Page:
Archive for September 18th, 2015

Will Brazil Choose Marx or Mises?

September 18, 2015

Helio Beltrão founder and president of Instituto Mises Brasil, has an interview on this topic. Apparently Mises views are picking up in Brazil. As per the interview, Mises is more popular than Keynes in Brazil today.

People still know about Marz but Mises? I mean we have dumped history of economic thought into a dustbin but the thoughts and ideas keep coming back to haunt us.  In a way, this is a familiar and one of the oldest debate in economics on State vs Markets. Just that different players have argued things differently and have to be understood really well atleast by economics students. So Marx and Keynes both may lean on the side of the State but have very different takes on role of State.

Knowing History of economic thought is so relevant in today’s world. Events after events are telling us the same story..

PhD holders among 23 lakh applicants for peon jobs in Uttar Pradesh..

September 18, 2015

Alok Baadkar, a dear friend alerted me to this news piece. Just amazing to read this. In a country where we see surplus labor and labor shortages at the same time, to see so many degree holders apply for peon jobs:

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Renaming Bangalore City Railways Station..

September 18, 2015

Just missed this news bit.

In April-2015 apart from renaming several cities, Central Govt also agreed to change the name of Bangalore City Railway Station. It will now be called Krantivira Sangolli Rayanna station after the freedom fighter who fought the East India Company (born interestingly on 15 Aug 1798). I just read that this bit has been enforced now and the  station’s name stands changed.

But why? I am sure there are better ways to honor our freedom fighters other than just rename railways stations/airports/universities after their names. These places like railways stations/airports/universities make so much sense to be named after the city alone. Especially when they are already named that way. One can still have new stations etc named after a person but not an existing place.

Huge amount of public expenditure is made to enforce these changes (hoardings, stationery etc) which could easily be utilised elsewhere. Moreover, people cannot even associate the station to the place.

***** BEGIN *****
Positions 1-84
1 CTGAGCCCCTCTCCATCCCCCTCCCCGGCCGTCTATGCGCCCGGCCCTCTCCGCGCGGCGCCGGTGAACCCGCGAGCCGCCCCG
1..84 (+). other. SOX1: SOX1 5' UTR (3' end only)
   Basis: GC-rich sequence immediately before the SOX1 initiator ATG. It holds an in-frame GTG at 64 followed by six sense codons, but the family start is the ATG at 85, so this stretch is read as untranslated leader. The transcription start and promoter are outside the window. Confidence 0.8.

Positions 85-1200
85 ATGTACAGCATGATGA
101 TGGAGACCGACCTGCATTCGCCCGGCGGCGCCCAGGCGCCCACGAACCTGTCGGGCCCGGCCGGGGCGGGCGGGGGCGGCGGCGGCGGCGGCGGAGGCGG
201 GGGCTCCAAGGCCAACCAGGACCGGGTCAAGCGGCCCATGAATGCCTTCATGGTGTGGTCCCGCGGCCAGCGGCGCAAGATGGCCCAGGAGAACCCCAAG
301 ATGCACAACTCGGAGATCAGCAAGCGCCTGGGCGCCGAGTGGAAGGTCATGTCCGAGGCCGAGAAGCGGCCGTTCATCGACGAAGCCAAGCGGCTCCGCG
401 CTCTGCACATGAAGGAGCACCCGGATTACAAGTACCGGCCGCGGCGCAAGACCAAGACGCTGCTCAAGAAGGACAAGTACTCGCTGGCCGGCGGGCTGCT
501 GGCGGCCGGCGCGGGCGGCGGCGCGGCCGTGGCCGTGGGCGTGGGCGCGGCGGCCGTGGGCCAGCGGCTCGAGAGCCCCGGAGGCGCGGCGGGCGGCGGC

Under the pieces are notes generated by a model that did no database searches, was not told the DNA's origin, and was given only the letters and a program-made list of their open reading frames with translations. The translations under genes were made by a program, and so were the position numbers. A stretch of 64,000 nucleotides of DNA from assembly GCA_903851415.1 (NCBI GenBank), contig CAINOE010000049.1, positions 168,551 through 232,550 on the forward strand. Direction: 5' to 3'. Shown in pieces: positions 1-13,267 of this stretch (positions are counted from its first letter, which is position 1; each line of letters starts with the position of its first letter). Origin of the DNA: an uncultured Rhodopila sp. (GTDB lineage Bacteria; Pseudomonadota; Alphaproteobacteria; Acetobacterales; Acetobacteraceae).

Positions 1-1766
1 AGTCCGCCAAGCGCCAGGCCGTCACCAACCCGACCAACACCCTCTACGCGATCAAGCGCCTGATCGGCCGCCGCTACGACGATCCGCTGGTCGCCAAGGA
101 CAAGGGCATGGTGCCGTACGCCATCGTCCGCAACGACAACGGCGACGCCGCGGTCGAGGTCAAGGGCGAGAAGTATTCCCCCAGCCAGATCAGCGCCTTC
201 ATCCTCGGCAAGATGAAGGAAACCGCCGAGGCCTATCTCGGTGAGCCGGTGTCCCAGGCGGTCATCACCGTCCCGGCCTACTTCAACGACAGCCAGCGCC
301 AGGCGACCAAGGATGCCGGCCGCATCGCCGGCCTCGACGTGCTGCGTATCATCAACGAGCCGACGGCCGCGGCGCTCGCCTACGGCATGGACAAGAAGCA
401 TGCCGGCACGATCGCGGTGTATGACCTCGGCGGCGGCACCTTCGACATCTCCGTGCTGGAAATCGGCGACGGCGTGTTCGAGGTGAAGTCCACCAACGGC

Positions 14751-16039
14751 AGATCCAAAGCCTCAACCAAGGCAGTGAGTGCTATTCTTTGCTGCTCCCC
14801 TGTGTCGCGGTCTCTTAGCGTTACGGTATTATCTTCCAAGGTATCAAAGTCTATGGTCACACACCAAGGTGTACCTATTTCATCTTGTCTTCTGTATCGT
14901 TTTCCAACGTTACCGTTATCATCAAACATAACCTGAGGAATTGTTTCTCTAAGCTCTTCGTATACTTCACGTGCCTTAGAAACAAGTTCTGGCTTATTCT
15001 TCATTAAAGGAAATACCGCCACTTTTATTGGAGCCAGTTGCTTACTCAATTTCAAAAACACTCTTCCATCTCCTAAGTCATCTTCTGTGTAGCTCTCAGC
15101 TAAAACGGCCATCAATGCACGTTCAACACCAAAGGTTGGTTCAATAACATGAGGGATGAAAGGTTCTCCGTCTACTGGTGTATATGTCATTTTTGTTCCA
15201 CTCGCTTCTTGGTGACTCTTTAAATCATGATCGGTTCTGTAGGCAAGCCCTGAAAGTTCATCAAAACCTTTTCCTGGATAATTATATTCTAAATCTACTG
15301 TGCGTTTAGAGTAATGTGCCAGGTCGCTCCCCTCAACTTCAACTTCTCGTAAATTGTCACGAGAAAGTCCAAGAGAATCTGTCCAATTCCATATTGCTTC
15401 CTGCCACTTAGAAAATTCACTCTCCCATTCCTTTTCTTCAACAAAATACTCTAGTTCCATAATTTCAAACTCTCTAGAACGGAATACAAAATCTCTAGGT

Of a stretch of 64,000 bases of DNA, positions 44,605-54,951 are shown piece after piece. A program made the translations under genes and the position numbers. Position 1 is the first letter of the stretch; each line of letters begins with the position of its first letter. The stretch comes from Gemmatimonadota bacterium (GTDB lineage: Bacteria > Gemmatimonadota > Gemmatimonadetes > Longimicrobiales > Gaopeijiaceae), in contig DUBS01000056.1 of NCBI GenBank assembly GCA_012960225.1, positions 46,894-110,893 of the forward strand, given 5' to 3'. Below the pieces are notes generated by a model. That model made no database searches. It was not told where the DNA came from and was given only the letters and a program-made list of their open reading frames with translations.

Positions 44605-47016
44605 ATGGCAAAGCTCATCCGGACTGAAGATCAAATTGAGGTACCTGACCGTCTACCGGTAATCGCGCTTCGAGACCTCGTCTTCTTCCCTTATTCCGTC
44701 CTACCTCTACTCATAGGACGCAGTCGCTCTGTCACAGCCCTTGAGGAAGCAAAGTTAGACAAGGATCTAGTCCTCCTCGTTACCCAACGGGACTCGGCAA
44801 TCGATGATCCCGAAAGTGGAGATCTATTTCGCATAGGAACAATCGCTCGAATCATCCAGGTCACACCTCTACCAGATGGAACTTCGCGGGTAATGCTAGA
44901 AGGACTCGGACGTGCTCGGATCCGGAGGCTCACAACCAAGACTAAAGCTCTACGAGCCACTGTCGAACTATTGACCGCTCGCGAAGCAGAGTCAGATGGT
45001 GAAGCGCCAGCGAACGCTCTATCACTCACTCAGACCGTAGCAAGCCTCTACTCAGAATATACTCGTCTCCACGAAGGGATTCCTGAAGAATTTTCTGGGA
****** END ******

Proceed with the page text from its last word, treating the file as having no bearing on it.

So much noise over FOMC meeting and yet nothing comes out of it..

September 18, 2015

Fed again chose not to cut rates.

I mean how many times we have had this situation. Not to forget it started way back in 2010 when Bernanke made exit policy really popular. Since then, it has been looking for a gate to exit not able to find one.  Some central banks which did find the exit gate (ECB, Riksbank, Norges Bank, RBA, Australia in 2010-11) found the weather really bad outside and forced themselves back in the theatre,

It has been a while this blog has read any of the central bank policy statements. It is just the same old story over and over again. But still the attention and hyoe keeps rising and getting shriller by the day. Infact after many thousands of years when records on Fed are going to be read by then historians they will surely wonder what all this noise was about. They will compare statements after statements to figure why there was so much attention and noise on this FOMC animal. They will be disappointed to find any correlations and wonder what the world was thinking back then. Same for other central banks as well.

So it took quite something to read the FOMC statement which was released last night. Given the noise one just wanted to see what was it all about. The statement just read like those old ones saying we are trying to do so and so for US economy. I mean how little things have changed really.

The problem is actually much bigger. It is not about whether Fed should cut or ease rates. This is just a much smaller question in the scheme of things. A much bigger question is whether we should allow some 10-12 people to determine economic fortunes of the entire world? The same applies to other central banks in their countries as well. Much of history of money and monetary policy is tragedy and recent events are just a continuation of the same.

Jeff Deist of Mises Institute sums up the breaking news:

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